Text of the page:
A Lesson Learned in the Pacific Northwest: All Great Wines Begin in the Vineyard

rural Oregon landscape, Willamette ValleyThere are certain grape varieties, such as Cabernet Sauvignon (among reds) and Chardonnay (among whites) that take well to barrel fermentation.

There are others, such as Riesling, that would have their aromas and flavors obliterated by exposure to oak, and thus are aged in neutral stainless steel tanks.

Other winemaking techniques can be undertaken in the cellar, such as malolactic fermentation, the temperature and length of the fermentation, and whether specific lots of grapes are blended immediately or kept separate and blended later.

But regardless of the cellar techniques or the skills of the winemaker, there is one thing all vintners agree upon: There never has been a good wine made with inferior grapes. In other words, what ends in the cellar must begin in the vineyard.

Hard to believe, but there are around 10,000 different grape varieties used to make wine, although the number utilized in any great quantity is far, far fewer than that. Still, like any agricultural product, each variety has its own set of specific requirements in order for it to attain its full quality potential.

In planting a given variety, the farmer/grower must consider the type of soil, sun exposure, water availability and overall climate. For instance, some varieties fare better in soil that’s depleted in nutrients and generally lacking in water, a combination that forces the vine to work harder, resulting in grapes that are extremely concentrated in aromas and flavors.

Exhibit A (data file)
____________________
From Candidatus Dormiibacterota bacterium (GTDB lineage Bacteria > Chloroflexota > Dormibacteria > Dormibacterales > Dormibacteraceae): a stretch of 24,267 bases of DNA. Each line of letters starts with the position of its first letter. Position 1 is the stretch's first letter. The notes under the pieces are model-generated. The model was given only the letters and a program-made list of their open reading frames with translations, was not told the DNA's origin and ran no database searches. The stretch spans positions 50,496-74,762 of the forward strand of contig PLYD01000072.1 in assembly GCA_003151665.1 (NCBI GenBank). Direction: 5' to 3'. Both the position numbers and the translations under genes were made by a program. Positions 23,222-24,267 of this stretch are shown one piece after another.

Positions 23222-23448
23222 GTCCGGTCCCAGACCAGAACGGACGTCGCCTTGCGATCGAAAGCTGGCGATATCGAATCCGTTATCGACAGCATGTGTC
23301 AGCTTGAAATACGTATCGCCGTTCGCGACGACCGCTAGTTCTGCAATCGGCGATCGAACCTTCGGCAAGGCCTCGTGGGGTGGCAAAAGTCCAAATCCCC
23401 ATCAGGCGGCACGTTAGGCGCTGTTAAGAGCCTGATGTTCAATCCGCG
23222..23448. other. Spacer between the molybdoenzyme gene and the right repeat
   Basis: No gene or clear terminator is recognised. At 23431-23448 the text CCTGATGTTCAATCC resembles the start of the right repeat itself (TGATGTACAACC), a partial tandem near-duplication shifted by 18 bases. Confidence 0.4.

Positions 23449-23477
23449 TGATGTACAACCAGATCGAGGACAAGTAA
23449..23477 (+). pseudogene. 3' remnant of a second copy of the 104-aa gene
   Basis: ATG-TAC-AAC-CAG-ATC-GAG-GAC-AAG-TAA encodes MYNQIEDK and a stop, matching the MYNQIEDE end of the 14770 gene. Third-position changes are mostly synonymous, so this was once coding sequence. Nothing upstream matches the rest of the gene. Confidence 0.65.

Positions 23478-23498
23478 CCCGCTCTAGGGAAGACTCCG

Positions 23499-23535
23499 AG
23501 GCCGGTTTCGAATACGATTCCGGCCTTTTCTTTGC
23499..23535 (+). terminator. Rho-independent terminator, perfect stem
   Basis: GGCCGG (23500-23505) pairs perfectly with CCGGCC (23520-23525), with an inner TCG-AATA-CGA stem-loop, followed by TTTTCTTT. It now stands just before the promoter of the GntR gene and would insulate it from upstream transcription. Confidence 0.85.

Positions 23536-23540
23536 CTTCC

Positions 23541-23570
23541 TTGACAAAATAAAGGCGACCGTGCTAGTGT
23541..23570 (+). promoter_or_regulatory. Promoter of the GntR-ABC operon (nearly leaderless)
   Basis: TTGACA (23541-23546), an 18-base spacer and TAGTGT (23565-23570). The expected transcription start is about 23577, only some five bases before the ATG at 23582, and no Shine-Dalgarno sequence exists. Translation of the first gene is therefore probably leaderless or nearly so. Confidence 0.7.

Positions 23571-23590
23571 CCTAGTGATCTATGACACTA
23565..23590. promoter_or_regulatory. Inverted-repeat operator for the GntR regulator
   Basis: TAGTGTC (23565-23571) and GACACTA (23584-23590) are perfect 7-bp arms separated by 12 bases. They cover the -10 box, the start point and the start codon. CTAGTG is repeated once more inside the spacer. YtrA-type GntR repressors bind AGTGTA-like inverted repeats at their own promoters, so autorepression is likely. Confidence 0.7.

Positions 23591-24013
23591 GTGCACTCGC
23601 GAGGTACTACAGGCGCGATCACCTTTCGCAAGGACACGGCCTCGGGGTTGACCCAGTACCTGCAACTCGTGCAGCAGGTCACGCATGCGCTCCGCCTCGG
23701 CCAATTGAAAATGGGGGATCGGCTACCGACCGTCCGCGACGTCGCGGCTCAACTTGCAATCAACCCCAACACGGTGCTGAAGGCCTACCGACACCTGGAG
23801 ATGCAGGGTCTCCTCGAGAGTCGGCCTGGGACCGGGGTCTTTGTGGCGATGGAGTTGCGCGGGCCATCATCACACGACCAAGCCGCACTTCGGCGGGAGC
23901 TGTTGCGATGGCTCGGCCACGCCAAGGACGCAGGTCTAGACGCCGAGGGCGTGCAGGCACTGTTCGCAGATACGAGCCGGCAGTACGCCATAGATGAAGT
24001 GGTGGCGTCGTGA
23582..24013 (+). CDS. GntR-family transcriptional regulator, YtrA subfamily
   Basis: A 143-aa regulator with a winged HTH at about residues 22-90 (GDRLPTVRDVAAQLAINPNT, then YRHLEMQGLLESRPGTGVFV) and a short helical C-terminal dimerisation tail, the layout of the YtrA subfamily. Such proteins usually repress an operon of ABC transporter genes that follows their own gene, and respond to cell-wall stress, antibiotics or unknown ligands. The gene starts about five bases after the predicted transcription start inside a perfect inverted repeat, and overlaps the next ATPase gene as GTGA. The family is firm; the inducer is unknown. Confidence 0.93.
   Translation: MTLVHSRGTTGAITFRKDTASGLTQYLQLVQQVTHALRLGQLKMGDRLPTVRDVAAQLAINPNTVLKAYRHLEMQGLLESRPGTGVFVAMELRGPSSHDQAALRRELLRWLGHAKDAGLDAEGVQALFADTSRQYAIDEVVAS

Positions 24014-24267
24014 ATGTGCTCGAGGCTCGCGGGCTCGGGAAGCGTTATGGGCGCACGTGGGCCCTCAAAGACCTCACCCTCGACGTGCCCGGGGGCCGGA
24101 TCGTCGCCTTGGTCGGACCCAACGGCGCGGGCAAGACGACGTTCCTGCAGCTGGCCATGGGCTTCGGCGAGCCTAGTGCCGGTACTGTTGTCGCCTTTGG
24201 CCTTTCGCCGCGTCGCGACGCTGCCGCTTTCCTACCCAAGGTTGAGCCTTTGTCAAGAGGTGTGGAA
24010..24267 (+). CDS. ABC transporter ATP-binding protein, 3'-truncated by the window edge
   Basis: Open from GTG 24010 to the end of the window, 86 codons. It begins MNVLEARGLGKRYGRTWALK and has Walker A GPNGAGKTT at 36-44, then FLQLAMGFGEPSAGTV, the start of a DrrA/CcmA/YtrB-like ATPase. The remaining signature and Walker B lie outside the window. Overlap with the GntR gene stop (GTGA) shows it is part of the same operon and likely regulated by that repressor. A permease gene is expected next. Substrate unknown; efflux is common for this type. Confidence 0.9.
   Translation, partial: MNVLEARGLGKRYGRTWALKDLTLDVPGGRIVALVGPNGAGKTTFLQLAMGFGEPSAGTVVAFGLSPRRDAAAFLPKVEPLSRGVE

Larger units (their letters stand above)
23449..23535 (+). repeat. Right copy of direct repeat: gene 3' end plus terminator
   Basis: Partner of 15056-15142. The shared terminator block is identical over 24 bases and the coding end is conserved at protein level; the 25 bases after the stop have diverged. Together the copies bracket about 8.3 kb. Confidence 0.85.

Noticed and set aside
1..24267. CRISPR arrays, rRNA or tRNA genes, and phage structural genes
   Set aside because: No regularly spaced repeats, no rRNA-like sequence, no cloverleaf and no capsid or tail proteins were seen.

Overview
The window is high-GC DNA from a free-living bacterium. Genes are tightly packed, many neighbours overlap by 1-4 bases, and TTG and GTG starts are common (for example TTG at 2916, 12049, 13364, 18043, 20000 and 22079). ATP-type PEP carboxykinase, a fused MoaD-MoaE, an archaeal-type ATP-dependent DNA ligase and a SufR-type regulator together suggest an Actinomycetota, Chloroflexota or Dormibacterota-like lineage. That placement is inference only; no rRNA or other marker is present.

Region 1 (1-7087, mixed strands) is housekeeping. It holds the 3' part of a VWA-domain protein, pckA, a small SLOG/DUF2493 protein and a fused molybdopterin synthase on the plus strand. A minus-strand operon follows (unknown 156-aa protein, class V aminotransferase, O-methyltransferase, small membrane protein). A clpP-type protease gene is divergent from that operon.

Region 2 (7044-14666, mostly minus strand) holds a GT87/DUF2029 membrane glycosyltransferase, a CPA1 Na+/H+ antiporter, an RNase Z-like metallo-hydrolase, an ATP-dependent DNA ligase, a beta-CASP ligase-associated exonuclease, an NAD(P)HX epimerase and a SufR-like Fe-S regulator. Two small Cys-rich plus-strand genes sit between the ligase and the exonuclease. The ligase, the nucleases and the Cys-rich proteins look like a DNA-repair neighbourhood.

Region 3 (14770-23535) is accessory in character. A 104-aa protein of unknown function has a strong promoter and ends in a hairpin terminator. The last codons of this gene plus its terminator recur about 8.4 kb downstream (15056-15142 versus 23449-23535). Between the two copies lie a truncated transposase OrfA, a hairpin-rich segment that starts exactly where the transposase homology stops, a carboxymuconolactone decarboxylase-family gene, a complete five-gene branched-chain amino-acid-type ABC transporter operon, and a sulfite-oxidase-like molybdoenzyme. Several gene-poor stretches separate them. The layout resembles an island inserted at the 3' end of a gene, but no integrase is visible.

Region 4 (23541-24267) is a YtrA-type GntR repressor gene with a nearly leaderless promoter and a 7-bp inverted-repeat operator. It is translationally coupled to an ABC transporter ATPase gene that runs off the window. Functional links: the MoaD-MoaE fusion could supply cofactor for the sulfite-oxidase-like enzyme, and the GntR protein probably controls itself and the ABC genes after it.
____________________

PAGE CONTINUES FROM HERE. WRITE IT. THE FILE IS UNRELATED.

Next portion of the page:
Other varieties prefer cool climes, which extends their growing season and enables them to attain full maturity. Still others require almost desert-like weather and air temperatures in order to strut their stuff.

All of these factors help determine which varieties should be planted in a given vineyard, or whether that plot of land should be planted to wine grapes at all. Over the years, as more has been learned about matching specific varieties to specific climates, many grapevines have been grafted with other varieties, or with other clones of the existing variety.

I remember traveling through the Pacific Northwest when the wine industry there was still in its infancy. It wasn’t unusual to encounter Cabernet Sauvignon planted in areas that were too cool for the variety (mainly in Washington state), or the wrong clones of Pinot Noir being used (mainly in Oregon).

But over the years, the grape growers and winemakers — through both education and experimentation — made the necessary adjustments. Today, some great Cabs and Merlots are coming out of Washington, and the Willamette Valley of Oregon rivals Burgundy as one of the world’s great producers of Pinot Noir. You can taste how far things have come in the Pacific Northwest by savoring the wines in Vinesse’s PNW collections and clubs.  If you’re lucky enough to be a subscriber of our regular wine deals, check your inbox today!

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Posted in In the Cellar
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